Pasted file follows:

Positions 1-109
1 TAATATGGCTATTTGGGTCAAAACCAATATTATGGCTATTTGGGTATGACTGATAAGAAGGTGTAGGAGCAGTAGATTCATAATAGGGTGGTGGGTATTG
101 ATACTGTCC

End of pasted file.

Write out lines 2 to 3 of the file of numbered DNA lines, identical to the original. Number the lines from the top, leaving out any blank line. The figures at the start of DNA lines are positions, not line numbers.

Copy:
1 TAATATGGCTATTTGGGTCAAAACCAATATTATGGCTATTTGGGTATGACTGATAAGAAGGTGTAGGAGCAGTAGATTCATAATAGGGTGGTGGGTATTG
101 ATACTGTCC